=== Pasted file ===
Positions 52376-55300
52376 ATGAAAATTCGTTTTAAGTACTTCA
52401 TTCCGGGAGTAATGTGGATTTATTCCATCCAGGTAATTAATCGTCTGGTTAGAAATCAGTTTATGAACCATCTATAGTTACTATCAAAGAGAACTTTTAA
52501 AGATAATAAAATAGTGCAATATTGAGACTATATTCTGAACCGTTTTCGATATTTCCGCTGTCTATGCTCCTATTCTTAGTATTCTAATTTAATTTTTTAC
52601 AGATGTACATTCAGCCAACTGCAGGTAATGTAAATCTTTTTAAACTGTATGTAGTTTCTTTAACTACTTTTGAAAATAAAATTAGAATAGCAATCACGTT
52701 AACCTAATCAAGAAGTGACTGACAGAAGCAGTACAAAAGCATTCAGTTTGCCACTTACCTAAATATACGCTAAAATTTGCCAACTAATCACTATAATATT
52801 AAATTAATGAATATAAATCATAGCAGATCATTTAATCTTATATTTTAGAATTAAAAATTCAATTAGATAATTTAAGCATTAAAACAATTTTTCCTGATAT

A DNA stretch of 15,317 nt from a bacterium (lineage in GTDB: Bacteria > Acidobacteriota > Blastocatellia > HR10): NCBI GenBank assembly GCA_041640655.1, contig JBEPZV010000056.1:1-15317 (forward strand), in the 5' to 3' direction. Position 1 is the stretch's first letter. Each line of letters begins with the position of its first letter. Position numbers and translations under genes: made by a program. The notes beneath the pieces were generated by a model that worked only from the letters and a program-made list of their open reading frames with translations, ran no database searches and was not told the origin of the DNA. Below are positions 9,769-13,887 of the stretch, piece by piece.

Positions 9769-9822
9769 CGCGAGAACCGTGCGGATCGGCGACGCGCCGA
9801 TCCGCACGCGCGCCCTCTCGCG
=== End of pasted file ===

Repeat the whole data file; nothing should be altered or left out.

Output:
Positions 52376-55300
52376 ATGAAAATTCGTTTTAAGTACTTCA
52401 TTCCGGGAGTAATGTGGATTTATTCCATCCAGGTAATTAATCGTCTGGTTAGAAATCAGTTTATGAACCATCTATAGTTACTATCAAAGAGAACTTTTAA
52501 AGATAATAAAATAGTGCAATATTGAGACTATATTCTGAACCGTTTTCGATATTTCCGCTGTCTATGCTCCTATTCTTAGTATTCTAATTTAATTTTTTAC
52601 AGATGTACATTCAGCCAACTGCAGGTAATGTAAATCTTTTTAAACTGTATGTAGTTTCTTTAACTACTTTTGAAAATAAAATTAGAATAGCAATCACGTT
52701 AACCTAATCAAGAAGTGACTGACAGAAGCAGTACAAAAGCATTCAGTTTGCCACTTACCTAAATATACGCTAAAATTTGCCAACTAATCACTATAATATT
52801 AAATTAATGAATATAAATCATAGCAGATCATTTAATCTTATATTTTAGAATTAAAAATTCAATTAGATAATTTAAGCATTAAAACAATTTTTCCTGATAT

A DNA stretch of 15,317 nt from a bacterium (lineage in GTDB: Bacteria > Acidobacteriota > Blastocatellia > HR10): NCBI GenBank assembly GCA_041640655.1, contig JBEPZV010000056.1:1-15317 (forward strand), in the 5' to 3' direction. Position 1 is the stretch's first letter. Each line of letters begins with the position of its first letter. Position numbers and translations under genes: made by a program. The notes beneath the pieces were generated by a model that worked only from the letters and a program-made list of their open reading frames with translations, ran no database searches and was not told the origin of the DNA. Below are positions 9,769-13,887 of the stretch, piece by piece.

Positions 9769-9822
9769 CGCGAGAACCGTGCGGATCGGCGACGCGCCGA
9801 TCCGCACGCGCGCCCTCTCGCG